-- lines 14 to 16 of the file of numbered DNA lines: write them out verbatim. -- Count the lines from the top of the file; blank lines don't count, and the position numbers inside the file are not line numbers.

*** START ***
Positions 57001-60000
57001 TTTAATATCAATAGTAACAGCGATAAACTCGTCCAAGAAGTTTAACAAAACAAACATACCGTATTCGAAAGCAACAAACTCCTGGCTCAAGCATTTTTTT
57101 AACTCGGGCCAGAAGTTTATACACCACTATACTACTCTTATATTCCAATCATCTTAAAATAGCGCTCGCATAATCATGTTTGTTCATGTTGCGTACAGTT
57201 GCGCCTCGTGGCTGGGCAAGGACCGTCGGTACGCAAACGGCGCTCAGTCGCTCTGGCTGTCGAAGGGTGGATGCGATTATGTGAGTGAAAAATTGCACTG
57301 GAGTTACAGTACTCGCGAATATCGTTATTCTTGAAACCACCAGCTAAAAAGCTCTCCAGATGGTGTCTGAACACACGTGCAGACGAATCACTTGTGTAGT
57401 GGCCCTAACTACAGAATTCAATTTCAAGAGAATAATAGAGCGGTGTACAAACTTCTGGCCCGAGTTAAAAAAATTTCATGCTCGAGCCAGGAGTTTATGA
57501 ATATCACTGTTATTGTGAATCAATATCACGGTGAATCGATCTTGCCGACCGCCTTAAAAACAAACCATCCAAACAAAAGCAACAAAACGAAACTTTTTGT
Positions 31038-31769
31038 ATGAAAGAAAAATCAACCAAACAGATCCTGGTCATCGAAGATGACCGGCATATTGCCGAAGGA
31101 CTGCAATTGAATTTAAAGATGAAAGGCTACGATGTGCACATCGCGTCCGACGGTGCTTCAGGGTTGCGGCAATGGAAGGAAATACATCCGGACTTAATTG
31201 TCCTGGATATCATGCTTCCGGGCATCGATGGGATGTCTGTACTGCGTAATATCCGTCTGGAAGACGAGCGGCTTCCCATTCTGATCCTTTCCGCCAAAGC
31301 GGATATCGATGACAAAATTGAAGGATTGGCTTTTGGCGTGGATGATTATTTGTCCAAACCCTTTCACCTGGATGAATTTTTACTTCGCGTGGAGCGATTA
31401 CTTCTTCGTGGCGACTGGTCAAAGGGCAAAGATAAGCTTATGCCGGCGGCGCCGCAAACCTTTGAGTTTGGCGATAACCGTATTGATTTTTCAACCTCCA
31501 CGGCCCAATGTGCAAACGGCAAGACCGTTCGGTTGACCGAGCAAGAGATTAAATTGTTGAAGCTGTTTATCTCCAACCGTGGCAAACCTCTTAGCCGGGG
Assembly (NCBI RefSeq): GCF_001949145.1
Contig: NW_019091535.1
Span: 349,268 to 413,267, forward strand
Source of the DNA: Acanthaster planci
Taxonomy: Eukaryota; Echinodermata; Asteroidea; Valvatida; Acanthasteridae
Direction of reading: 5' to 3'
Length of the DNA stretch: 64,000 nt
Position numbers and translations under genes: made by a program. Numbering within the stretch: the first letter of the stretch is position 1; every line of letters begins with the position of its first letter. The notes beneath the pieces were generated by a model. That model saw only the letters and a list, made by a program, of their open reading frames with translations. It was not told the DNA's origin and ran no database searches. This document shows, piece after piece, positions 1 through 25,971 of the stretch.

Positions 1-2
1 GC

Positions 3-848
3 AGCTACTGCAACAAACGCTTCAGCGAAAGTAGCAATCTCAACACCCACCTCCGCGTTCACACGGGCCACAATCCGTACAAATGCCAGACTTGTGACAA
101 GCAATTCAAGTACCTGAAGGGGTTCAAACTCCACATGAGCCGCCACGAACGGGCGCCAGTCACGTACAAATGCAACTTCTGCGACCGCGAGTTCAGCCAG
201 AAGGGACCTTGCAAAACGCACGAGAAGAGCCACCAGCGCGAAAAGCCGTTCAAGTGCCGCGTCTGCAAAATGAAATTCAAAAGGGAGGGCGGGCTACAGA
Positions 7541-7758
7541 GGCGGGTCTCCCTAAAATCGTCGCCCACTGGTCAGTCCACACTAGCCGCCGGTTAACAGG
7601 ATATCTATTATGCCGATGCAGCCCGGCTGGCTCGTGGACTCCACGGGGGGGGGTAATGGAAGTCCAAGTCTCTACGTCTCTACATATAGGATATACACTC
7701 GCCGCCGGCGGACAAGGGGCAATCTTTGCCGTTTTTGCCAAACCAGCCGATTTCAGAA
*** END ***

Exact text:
31501 CGGCCCAATGTGCAAACGGCAAGACCGTTCGGTTGACCGAGCAAGAGATTAAATTGTTGAAGCTGTTTATCTCCAACCGTGGCAAACCTCTTAGCCGGGG
Assembly (NCBI RefSeq): GCF_001949145.1
Contig: NW_019091535.1